She is the author of Surveillance or Security: The Risks Posed by New Wiretapping Technologies (MIT Press), which won the 2012 Surveillance Studies Book Prize from the Surveillance Studies Network. With Whitfield Diffie, the inventor of public-key cryptography, she wrote Privacy on the Line: The Politics of Wiretapping and Encryption (MIT Press 1998; revised in 2007), which received the 1998 Donald McGannon Communication Policy Research Award and the 1999 IEEE-USA Award for Distinguished Literary Contributions Furthering Public Understanding of the Profession. She is also the primary author of the 1994 Association for Computing Machinery (ACM) report Codes, Keys, and Conflicts: Issues in US Crypto Policy.
In addition to her scholarship and public outreach on cybersecurity, Landau has been active as an advocate for women in science, technology, engineering, and mathematics. She launched researcHers, a mailing list for women computer science researchers in academia, industry, and government. She serves on the executive committee of the Association of Computing Machinery’s Council on Women in Computing (ACM-W) and co-created ACM-W’s Athena Lectureship to recognize outstanding researchers. She co-chaired the MIT Celebration of Women in Math in 2008 and was a member of the executive committee of the Computing Research Association’s Committee on the Status of Women in Computing Research.
For her work on behalf of women researchers and her involvement in public policy on wiretapping and encryption, she received a Woman of Vision Social Impact Award from the Anita Borg Institute in 2008. In 2010-11, she was a fellow at the Radcliffe Institute for Advanced Study, where she explored security and privacy and policy issues surrounding government computer systems. In 2012 she was a Guggenheim Fellow and a visiting scholar in the Department of Computer Science at Harvard University.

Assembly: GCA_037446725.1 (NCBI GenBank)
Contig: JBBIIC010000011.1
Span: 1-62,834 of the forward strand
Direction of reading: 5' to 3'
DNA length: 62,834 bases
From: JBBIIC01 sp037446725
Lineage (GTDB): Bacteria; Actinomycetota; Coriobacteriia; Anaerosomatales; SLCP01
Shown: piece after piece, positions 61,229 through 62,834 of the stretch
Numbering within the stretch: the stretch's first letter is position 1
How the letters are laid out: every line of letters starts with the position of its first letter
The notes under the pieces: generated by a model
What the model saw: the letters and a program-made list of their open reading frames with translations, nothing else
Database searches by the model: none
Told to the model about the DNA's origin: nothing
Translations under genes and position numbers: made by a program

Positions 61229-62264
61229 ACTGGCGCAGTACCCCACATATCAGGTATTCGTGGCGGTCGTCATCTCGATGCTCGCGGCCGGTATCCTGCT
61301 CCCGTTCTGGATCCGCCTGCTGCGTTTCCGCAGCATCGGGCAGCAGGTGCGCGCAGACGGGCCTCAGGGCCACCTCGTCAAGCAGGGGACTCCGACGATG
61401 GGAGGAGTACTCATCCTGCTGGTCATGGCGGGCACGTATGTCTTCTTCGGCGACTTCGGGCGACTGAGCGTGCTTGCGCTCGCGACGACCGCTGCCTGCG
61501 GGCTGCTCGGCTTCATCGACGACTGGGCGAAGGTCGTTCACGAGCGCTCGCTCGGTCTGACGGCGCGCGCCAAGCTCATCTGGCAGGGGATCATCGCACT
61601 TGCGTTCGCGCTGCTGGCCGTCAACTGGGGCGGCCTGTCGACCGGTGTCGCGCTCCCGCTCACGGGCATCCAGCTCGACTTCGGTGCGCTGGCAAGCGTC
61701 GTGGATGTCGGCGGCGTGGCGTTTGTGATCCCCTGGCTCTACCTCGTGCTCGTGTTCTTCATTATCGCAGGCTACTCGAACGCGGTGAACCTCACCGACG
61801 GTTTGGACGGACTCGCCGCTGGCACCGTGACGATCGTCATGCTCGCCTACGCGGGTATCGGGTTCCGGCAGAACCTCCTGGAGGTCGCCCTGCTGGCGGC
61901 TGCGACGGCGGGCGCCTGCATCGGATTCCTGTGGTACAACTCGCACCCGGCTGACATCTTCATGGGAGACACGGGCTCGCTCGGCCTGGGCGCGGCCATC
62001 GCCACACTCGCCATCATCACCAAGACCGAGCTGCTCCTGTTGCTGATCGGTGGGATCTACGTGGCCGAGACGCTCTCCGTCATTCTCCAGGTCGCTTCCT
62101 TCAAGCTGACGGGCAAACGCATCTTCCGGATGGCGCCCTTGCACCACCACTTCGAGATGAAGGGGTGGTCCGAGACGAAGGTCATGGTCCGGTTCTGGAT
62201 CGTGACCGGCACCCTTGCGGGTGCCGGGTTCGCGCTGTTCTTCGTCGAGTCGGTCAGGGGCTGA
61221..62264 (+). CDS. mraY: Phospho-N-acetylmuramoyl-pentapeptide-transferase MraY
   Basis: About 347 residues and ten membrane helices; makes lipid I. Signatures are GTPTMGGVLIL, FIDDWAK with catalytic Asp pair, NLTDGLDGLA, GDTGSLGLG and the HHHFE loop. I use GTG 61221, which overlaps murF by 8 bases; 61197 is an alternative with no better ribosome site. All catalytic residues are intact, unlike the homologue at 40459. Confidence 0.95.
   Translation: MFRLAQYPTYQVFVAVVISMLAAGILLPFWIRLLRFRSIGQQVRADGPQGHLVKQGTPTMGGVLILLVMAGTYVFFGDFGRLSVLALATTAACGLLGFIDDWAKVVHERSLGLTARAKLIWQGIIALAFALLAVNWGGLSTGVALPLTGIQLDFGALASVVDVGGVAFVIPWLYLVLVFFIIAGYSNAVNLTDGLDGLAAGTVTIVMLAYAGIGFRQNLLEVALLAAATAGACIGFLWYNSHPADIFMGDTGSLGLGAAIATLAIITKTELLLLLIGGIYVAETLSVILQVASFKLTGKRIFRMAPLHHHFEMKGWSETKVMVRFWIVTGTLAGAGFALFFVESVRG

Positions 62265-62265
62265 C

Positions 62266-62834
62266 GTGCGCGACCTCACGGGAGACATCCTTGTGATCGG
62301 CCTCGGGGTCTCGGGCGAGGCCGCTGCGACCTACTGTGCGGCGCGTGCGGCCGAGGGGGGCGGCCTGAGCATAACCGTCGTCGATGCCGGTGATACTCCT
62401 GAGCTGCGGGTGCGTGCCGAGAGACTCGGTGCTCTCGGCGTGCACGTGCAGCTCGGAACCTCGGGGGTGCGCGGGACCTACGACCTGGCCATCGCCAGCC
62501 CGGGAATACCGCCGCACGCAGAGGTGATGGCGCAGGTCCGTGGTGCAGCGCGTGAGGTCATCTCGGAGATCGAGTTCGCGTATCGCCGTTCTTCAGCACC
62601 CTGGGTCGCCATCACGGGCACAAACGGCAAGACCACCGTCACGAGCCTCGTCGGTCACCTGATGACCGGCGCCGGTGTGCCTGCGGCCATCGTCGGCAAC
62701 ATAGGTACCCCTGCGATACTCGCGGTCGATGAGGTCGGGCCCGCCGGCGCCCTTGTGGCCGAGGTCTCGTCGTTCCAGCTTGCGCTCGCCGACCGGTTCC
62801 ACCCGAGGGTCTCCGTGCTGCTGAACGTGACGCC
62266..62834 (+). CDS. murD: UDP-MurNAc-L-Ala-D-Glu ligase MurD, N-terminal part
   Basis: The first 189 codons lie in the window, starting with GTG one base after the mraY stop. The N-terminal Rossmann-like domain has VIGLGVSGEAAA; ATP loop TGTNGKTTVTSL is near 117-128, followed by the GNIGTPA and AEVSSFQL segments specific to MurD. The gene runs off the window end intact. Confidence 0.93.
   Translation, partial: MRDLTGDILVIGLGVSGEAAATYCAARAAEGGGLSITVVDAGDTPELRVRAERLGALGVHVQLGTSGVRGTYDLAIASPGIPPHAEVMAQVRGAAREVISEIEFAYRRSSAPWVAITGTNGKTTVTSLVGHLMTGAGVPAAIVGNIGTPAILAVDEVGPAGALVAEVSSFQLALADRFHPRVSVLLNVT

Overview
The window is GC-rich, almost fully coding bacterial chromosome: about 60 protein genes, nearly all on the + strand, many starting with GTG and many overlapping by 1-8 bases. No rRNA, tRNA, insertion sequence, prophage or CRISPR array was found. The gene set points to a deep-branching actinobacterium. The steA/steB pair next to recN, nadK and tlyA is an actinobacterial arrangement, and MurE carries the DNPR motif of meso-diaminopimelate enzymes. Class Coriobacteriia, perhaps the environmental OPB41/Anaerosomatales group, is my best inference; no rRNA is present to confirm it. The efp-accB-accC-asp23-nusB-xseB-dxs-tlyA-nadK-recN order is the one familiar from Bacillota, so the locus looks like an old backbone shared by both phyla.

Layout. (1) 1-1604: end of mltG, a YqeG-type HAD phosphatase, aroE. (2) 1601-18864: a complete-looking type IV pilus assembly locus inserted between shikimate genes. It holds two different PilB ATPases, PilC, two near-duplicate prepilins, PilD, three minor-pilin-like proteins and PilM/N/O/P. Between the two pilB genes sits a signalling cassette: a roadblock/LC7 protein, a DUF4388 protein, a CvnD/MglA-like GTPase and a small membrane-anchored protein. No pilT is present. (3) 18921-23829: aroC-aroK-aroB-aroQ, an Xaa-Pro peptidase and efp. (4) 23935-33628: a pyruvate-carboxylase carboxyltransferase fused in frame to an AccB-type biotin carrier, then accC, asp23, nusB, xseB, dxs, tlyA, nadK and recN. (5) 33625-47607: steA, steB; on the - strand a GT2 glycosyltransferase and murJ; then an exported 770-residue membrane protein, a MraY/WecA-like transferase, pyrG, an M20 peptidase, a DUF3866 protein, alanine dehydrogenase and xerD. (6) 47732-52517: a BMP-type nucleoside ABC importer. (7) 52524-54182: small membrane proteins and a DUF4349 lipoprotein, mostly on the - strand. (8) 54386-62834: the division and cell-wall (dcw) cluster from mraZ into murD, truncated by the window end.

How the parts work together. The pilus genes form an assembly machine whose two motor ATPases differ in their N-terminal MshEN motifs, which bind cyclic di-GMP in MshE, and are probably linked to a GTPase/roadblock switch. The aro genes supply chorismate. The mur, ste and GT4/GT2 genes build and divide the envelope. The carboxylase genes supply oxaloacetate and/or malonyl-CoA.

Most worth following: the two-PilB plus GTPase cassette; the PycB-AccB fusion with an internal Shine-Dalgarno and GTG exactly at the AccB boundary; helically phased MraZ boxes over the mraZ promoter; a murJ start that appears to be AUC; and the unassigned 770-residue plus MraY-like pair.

Landau graduated from the Bronx High School of Science, where in 1972 she was a finalist in the national Westinghouse Science Talent Search. For her project, she used number theory to try to determine what characteristics an odd perfect number might have (all known perfect numbers are even, but odd perfect numbers are theoretically possible). She earned a bachelor’s degree in mathematics at Princeton University and went on to earn an MS at Cornell University and a PhD in computer science at MIT. From 1983 to 1991, she was an assistant professor of computer science at Wesleyan University; during that period she also completed a postdoctoral appointment at Yale and held visiting faculty positions at Yale and the Mathematical Sciences Research Institute in Berkeley, Calif. Her research at that time focused on algebraic algorithms, and she developed a number of polynomial-time algorithms that have applications in symbolic computation, cryptography, and computational geometry.
She was a research associate professor at the University of Massachusetts Amherst before joining Sun Microsystems as senior staff engineer in 1999, becoming a distinguished engineer in 2005. At Sun, she worked with chief technology officer Greg Papadopoulos to establish the company’s principle’s on digital rights management (DRM). Sun’s DRM project, DReaM, was the only DRM to provide support for fair use. She also worked on privacy and security aspects of federated identity management for the Liberty Alliance, an organization of companies, universities, and governments formed in September 2001 to establish standards, guidelines, and best practices for identity management in computer systems.
Landau is a fellow of ACM and the American Association for the Advancement of Science.